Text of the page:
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A thousand various thoughti confound the chief,
Ver. 383. Thus in the third book of the Odyssey, Polycaste, the daughter of Nestor, bathes and anoints Telemachus.
Sweet Polycaste took the pleasing toil
To bathe the prince, and pour the fragrant oil.
On which Dr. Broome remarks, that the practice of women bathing and anointing men frequently occurs in the Odyssey: neither is this done by women of inferior quality: but we have h re a young princess bathing, anointing, and clothing the naked Telemachus.
Ver. 494." They were lovely and pleasant in "their lives, and in their death they were notdi. "vided."
3 Sam. (baf>, I. w. 33.
Tut anchor of this poem was the son of Silleus at*! Ideus. H» was born at Alexuidtia in Egypt, and educated under Callimachus: He received the name of Rhodiuv or the Rhodian, either from hi* mother, whose name was Rhoda, or, mere probably, from the city Rhodes. During his stay in this place, he finished his Argonautic poem, and founded a school of rhetoric. Ptolemy Eaergetes, in whose reign our po^t flourished. two hundred and forty-four years before Christ, recalled him from his retirement at Rhodes, and appointed him successor to Eratosthenes in the care of the Alexandrian library. The savours which hit been conferred on Callimachus in the court cf Ptolemy Philadelphia, were continued to him by his successor Ptolemy Euergetes. So that Calliimchus. no les* than'his scholar, was protected sad patronized by his prince- This circumstance, anong <vher«, gave occasion to those jealousies ud dissensions which subsisted between these rival poets. Callimachus is supposed to have alladed, in the following lines, to that invidious spirit which prevailed in hit scholar.
A (fins *Axa>.X*»?flr IV fi*rae Xafyit; uriv,
Call. Hymn, ad Ap v. I05.
For Apolionius, anxious to establish his own reputation, and jealous of his master's, had depreciated those o-iore numerous, but lighter production, in which the muse of Callimachus excelled; epigrams, hymns, and elegies.
It will be no improper introduction to the following poem, to trace the suhjict of it to its soarce: nor can we expect to he guided through its intricacies by a safer clue, than that which the ir.cients have afforded us.
Ino was the wife of Athamas, king of OrchoBerof: from whom he was soon aster divorced, ad married Nephele. BHt she incurring his dis(ieasure, he restored the repudiated lno to his kd. By her he had two children, Learchus and 11 Ijcerta; by Nephele he had Phrixus aud Helle. Uu *h. Id the children of her rival with a jealous I ejr. for tfiey, being the eldest, had a prior I
claim to their father's inheritance. Resolved on their destruction, she concerted the following p'an, as most likely to tffsct it. A grievous famine laying waste the country, it was judged expedient to consult the nracle about the means of suppressing it. Ino having gained over the priests ta her interest, prevailed on them to return this answer: that the tavages of famine could no otherwise be suppicssed, than by the sacrifice of Nephele » children. Phrixus, who was man acquainted with the cruel purpose os Ir.o sri i^H'ed , his vessel with his father's treasure*, and cmbarked with his sister Helle for Colchis, she voyage proved fatal to her; and the sea, into which she sell, was named from her the Hellespont. But Phrixus arrived fif- at Colchis; and was protected from the cruelties -if his step mother Ino, at the coutc of Æetes his kins .ran, who bestowed on him hi« daughter Chase ope. in marriage. Upon his arrival, he c-.nlecrated his ship to Mar- on whose prow was reprefen ed the figure of a ram. This embellishment, it is supposed by some of the hiit ..ians, gave :ise to '.ik siphon, of his having swam to Colchis on the hack of that animal, of his having fitrificed it to M irs, and hung up ic> fleece in the tempi; f that g'd. It is this imaginary fleece which is celebrated by the poets for having given hitth to the expedition of ( the Argonauts. A variety .if whimsical renjectures have been f-rr^ed concerning it. Some ate of opinion, that it was a bonk of shecj' skins, containing the mysteries of the chemic art Other* have assured us, that it signified the riches of t.'te country, with which their rives, that-abounded 111 gold supplied its inhabitants: and tint, from the sheep-skins made uie of in coih:ct.".i< the golden dust, it was called the Golden Vic.ee.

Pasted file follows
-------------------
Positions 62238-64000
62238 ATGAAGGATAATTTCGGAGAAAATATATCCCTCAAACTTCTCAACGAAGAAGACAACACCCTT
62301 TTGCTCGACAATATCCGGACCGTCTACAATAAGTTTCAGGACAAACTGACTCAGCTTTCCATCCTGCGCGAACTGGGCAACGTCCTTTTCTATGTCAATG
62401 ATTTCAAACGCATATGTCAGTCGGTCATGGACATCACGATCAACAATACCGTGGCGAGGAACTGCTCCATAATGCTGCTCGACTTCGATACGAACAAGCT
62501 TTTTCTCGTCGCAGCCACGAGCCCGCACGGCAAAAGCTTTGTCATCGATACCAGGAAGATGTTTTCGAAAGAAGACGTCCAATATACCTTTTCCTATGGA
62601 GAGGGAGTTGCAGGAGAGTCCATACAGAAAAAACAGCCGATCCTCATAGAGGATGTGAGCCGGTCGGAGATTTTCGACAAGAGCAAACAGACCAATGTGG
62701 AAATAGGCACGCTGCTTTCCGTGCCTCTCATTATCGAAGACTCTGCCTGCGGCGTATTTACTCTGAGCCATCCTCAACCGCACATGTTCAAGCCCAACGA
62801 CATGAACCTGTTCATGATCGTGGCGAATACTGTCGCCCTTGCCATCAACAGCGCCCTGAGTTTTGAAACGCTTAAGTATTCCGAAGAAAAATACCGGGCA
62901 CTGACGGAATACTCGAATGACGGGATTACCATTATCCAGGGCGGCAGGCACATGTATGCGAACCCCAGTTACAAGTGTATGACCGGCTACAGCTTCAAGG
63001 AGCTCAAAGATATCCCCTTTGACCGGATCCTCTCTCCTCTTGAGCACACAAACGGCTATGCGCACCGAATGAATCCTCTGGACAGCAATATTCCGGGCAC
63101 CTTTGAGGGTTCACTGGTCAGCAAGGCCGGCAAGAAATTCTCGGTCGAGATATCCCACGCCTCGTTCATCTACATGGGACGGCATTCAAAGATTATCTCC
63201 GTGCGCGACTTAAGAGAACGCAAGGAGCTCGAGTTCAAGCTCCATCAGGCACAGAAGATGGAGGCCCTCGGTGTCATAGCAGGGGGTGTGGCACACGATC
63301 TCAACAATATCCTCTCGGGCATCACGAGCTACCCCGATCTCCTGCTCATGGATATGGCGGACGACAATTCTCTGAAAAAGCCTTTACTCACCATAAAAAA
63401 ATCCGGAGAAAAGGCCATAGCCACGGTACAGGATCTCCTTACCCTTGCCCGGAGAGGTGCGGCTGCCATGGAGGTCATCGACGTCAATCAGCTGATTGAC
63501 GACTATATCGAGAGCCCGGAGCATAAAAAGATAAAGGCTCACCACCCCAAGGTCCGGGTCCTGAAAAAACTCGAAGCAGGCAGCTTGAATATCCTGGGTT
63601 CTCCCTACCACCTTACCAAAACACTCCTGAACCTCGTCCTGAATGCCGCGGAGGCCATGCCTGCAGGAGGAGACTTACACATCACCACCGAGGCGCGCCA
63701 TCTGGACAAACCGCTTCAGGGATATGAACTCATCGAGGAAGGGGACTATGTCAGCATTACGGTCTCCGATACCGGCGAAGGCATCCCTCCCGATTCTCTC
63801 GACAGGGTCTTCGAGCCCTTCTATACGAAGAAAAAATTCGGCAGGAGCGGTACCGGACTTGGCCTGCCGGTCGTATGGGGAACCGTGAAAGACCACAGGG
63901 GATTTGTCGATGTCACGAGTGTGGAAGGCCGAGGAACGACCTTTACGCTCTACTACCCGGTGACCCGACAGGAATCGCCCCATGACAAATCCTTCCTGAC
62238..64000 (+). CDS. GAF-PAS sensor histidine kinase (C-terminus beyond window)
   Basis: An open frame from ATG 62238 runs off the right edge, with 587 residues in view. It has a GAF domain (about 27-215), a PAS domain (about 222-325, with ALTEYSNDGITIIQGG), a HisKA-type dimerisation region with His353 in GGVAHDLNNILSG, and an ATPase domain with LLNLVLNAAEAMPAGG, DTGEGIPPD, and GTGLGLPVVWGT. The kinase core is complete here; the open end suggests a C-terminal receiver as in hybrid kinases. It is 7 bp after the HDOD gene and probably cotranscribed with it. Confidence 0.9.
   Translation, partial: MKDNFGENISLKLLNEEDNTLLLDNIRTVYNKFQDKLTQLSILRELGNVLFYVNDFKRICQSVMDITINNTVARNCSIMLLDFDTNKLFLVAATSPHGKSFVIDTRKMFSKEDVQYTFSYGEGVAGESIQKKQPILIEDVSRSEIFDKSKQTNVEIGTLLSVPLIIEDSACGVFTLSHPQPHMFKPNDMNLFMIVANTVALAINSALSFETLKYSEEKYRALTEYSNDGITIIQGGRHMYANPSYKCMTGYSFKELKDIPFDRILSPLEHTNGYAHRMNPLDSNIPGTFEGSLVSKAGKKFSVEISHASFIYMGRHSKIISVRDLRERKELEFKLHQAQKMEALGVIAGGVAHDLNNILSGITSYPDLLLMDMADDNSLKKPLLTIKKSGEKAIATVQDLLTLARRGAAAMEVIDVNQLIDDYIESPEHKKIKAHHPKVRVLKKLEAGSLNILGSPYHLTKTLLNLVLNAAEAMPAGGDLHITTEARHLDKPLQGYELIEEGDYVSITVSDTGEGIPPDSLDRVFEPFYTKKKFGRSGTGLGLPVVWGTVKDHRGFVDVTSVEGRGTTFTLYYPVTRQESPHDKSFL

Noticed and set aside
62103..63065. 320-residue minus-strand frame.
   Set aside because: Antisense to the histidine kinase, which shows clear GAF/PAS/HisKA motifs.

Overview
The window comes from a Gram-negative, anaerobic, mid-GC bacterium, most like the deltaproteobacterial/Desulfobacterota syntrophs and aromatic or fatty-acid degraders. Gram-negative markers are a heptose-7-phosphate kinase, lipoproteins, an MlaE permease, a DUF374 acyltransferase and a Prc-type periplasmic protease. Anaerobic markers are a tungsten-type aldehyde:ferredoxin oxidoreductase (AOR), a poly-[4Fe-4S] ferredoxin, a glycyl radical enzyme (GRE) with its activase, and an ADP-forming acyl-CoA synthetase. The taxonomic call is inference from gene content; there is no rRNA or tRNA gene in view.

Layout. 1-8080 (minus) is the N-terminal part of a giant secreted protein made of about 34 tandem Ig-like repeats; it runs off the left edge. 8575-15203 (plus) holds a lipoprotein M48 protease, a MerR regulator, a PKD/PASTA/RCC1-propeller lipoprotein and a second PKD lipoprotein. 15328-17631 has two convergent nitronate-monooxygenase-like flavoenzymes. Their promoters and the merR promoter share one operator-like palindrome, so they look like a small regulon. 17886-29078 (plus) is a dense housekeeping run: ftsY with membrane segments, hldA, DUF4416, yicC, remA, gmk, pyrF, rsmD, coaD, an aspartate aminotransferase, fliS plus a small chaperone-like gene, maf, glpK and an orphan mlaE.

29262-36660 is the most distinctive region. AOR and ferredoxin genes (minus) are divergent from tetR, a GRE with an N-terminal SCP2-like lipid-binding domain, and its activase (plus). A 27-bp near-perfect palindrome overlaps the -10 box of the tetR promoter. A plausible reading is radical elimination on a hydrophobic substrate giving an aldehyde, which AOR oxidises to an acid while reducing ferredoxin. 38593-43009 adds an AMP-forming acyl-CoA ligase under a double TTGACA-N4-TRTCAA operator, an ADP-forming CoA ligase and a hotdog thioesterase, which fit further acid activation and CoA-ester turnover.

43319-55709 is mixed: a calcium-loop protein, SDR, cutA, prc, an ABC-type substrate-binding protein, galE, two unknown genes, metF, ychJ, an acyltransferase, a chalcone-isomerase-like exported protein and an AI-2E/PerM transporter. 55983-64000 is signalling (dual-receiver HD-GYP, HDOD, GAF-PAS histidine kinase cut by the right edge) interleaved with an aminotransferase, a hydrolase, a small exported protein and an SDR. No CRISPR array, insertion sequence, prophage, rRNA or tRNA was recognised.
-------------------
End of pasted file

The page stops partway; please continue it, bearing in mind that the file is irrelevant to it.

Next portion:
Fur a further illu!tration""ot the sutj. it of 'hi«. poem, it will be necessity to inh.rt ine loll -wing history.
1'yro. the daughter of Salmoticus, had r*o son" by Nepiti' e. Neletu and P-n i-: by C. theus (lie had ÆO n, Phvre> and b»<> > . 14 city of iolco< in I'heflaiy. wfic. Crr.h:b.i't, was the capital cf hi> di-niiu-.cnj. He Its. -.